In an interesting bit of scientific serendipity, researchers at North Carolina State University have found that a chemical compound useful for studying the origins of intestinal birth defects may also inhibit the growth and spread of cancerous tumors.
During the screening of chemical compounds created by NC State chemist Dr. Alex Deiters, developmental biologist Dr. Nanette Nascone-Yoder found one of particular interest to her research: a compound that induced heterotaxia, a disordering or mirror-image "flipping" of internal organs, in the frog embryos she was studying. Nascone-Yoder is particularly interested in the genetic processes involved in proper formation of the gut tube, which later becomes the intestinal tract.
"For the intestinal tract to form properly, it has to develop asymmetrically. This compound disrupts asymmetry, so it could be quite useful in helping us to determine when and where intestinal development goes wrong in embryos," Nascone-Yoder says.
But the compound, dubbed "heterotaxin" by the researchers, had effects beyond just inducing heterotaxia.
"We also noticed that the compound prevents normal blood-vessel formation and prevents cells from migrating by increasing cellular adhesion -- basically, the cells are stuck together and can't move."
Nascone-Yoder and her collaborators searched for known genetic pathways that could regulate all of these different events, and found that the pathway most likely to be affected by heterotaxin was the TGF-beta pathway. TGF-beta is known to play a role in the progression of cancerous tumors from normal to metastatic.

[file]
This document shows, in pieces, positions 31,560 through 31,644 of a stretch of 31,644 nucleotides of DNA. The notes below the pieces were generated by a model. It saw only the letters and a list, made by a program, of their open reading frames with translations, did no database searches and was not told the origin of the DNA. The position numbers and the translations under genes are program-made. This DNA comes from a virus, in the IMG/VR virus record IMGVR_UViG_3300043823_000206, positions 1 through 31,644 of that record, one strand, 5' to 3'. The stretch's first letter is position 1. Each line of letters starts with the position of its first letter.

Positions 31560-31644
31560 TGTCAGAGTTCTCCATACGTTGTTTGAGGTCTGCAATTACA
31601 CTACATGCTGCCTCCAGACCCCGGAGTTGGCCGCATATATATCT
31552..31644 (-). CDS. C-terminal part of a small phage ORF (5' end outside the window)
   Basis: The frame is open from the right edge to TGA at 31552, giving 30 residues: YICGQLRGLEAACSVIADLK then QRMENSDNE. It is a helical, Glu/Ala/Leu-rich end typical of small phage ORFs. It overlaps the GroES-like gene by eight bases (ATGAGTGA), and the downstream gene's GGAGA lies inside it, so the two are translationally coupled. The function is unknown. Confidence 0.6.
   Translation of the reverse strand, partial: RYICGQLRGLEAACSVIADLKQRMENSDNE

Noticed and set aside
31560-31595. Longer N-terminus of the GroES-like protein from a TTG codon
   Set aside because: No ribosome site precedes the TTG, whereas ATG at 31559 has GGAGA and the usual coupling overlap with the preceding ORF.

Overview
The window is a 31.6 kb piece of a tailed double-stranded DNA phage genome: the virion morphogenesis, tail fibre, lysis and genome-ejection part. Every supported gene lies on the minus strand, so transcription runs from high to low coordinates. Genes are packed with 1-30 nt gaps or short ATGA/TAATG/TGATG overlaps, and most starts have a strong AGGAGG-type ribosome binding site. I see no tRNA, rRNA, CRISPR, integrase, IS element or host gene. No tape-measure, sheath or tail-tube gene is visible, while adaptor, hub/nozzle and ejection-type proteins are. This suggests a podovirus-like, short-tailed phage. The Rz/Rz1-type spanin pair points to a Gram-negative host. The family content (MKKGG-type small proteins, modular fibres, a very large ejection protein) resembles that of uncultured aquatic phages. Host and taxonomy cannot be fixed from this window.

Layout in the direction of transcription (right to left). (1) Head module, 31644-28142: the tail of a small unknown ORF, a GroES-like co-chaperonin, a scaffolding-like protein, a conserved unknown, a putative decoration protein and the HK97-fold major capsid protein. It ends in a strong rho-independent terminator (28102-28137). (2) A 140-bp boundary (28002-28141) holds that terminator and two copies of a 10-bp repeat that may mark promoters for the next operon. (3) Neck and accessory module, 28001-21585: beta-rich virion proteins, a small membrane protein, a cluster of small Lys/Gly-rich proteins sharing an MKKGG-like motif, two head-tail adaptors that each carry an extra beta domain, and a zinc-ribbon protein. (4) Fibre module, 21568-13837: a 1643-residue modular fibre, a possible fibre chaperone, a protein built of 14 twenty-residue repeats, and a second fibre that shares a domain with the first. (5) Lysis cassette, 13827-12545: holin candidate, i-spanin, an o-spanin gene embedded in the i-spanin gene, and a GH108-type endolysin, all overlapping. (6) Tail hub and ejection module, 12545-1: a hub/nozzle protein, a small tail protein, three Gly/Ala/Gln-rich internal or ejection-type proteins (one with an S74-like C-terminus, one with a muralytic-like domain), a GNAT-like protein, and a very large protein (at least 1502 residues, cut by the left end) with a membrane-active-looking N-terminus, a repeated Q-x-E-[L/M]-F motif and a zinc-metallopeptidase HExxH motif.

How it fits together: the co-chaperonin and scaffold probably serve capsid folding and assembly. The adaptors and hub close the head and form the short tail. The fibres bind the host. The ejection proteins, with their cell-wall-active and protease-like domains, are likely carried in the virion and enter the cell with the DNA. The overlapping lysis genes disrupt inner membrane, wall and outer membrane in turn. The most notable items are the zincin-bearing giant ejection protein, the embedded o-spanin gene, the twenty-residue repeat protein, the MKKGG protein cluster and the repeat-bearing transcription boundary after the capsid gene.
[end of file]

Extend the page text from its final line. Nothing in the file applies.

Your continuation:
"This was exciting, because tumors have to have cells that can migrate and form a blood supply in order for the cancer to spread," Nascone-Yoder adds. "Heterotaxin inhibits those processes, which may make it a good 'lead' candidate for the development of an anti-tumor drug."
Indeed, collaborative experiments with NC State veterinary oncologist Marlene Hauck and cell biologist Philip Sannes showed that heterotaxin quenches the growth of canine tumor cells, and inhibits some of the changes required for human tumor cells to become migratory and invasive -- at least in a petri dish. There is still work to do, but heterotaxin and future synthetic analogs could be the harbingers of a new class of cancer-fighting compounds.
The research is published in the Feb. 24 issue of Chemistry & Biology.
The research was funded by the National Institutes of Health. Nascone-Yoder teaches in the Department of Molecular Biomedical Sciences, part of the College of Veterinary Medicine. The Department of Chemistry is part of the College of Physical and Mathematical Sciences.
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